Counterargument to yesterday's post about PWAs vs. native apps: Instagram and Facebook are injecting tracking scripts to their in-app browsers! It looks like they're doing this by using a webview, rather than the embedded Safari view, to show the web within the Instagram/Facebook app.
This is eminently not a problem if you're using Instagram or Facebook in the browser, rather than using the mobile app. Similarly, if you use the "Open in Browser" option for links in Instagram/Facebook, they won't be able to track you there, either. The tracking code is only embedded in webviews launched by the Instagram/Facebook app.
Obviously blame lies at least a little bit with Apple for making this sort of thing possible—which sort of works at cross-purposes to their argument that Safari is the only viably secure browser on iPhones.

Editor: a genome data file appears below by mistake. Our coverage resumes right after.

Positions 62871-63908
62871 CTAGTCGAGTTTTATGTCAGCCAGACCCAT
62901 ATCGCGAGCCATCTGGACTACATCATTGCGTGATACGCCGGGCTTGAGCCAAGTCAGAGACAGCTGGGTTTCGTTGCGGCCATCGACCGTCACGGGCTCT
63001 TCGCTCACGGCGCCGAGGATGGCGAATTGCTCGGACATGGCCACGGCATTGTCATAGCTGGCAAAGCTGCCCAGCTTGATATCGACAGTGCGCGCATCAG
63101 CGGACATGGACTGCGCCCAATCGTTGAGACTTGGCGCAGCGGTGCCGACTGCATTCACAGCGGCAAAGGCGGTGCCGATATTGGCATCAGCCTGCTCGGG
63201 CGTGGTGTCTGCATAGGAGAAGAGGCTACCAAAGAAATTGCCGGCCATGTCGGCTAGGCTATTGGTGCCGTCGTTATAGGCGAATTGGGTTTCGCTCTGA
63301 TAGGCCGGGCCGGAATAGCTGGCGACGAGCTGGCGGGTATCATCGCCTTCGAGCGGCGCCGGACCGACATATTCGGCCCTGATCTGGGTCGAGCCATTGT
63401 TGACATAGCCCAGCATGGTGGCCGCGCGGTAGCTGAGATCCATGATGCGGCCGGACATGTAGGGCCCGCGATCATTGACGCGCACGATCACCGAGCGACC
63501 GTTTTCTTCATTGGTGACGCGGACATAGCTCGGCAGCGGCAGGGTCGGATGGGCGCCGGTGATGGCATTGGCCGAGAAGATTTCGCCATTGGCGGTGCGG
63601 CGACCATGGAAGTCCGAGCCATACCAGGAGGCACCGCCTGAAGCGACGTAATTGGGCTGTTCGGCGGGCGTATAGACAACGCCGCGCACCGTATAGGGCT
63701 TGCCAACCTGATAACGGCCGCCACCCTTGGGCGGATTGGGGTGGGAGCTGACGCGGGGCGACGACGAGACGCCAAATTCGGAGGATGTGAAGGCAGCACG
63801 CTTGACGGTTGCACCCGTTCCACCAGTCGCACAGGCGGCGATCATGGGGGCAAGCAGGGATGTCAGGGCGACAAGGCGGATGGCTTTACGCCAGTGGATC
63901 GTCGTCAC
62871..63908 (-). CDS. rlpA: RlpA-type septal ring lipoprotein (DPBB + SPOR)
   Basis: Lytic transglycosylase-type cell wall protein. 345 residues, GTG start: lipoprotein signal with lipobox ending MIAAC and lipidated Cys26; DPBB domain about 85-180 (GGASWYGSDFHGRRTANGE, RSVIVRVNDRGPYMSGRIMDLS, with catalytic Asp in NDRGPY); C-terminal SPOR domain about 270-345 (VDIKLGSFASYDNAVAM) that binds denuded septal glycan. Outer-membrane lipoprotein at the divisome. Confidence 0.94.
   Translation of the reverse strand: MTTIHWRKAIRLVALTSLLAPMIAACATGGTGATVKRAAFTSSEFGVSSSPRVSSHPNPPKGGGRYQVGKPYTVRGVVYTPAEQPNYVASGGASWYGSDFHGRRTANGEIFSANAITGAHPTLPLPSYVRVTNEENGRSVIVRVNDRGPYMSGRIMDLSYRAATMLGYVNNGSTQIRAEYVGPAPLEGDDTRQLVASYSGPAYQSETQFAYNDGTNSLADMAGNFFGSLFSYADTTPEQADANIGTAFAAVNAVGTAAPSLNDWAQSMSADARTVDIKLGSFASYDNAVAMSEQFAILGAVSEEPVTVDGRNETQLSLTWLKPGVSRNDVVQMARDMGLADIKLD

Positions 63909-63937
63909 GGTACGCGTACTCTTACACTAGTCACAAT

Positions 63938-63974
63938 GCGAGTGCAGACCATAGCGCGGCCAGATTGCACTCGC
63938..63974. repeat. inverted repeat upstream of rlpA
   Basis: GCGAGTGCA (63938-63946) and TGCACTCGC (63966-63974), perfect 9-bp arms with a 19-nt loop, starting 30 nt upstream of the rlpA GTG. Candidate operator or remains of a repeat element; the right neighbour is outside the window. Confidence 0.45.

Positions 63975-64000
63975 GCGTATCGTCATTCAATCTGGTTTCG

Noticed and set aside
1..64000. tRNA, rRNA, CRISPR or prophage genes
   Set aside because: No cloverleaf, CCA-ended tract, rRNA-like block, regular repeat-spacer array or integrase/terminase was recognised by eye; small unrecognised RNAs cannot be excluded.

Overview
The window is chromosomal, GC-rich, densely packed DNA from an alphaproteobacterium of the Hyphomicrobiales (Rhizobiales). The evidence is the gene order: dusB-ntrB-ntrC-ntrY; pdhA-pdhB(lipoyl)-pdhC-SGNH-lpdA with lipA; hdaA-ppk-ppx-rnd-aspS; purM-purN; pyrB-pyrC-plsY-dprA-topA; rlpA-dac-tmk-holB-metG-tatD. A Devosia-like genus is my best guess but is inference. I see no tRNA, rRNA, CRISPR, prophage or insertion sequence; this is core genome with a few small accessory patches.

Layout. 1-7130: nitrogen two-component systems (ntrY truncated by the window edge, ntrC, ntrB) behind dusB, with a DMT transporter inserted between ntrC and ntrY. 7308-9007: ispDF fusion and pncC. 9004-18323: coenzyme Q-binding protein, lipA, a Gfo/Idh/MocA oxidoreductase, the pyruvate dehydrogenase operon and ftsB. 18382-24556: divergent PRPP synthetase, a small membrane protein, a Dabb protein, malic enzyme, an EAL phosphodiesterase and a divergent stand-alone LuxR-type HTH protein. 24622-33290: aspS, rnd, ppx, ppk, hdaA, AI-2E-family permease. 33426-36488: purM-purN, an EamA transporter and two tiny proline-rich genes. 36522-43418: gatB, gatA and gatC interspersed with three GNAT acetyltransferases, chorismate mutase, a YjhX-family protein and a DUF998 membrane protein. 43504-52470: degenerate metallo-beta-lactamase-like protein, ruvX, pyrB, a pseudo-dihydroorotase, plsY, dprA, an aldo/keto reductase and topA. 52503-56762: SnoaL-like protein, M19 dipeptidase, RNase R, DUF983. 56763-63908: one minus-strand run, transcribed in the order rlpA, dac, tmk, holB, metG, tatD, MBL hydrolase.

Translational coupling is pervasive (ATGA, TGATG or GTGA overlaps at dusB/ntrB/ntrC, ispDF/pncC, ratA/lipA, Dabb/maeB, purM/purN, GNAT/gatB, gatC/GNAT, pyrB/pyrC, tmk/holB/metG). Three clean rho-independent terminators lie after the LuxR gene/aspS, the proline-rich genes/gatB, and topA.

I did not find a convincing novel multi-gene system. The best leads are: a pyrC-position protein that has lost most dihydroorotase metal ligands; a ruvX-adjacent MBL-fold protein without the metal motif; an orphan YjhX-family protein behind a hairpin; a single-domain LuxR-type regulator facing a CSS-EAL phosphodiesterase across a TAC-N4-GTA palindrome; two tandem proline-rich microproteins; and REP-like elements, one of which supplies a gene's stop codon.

(Interestingly, this tracking behaviour isn't found on the in-app browser on WhatsApp—another Meta property.)
Microsoft outdid themselves with their fluent emoji, and now that they've open sourced them, they've outdid themselves again.
Most PWAs have a certain janky feeling to them that distinguishes them from native apps. But Play.gl, a PWA, doesn't have that jank.
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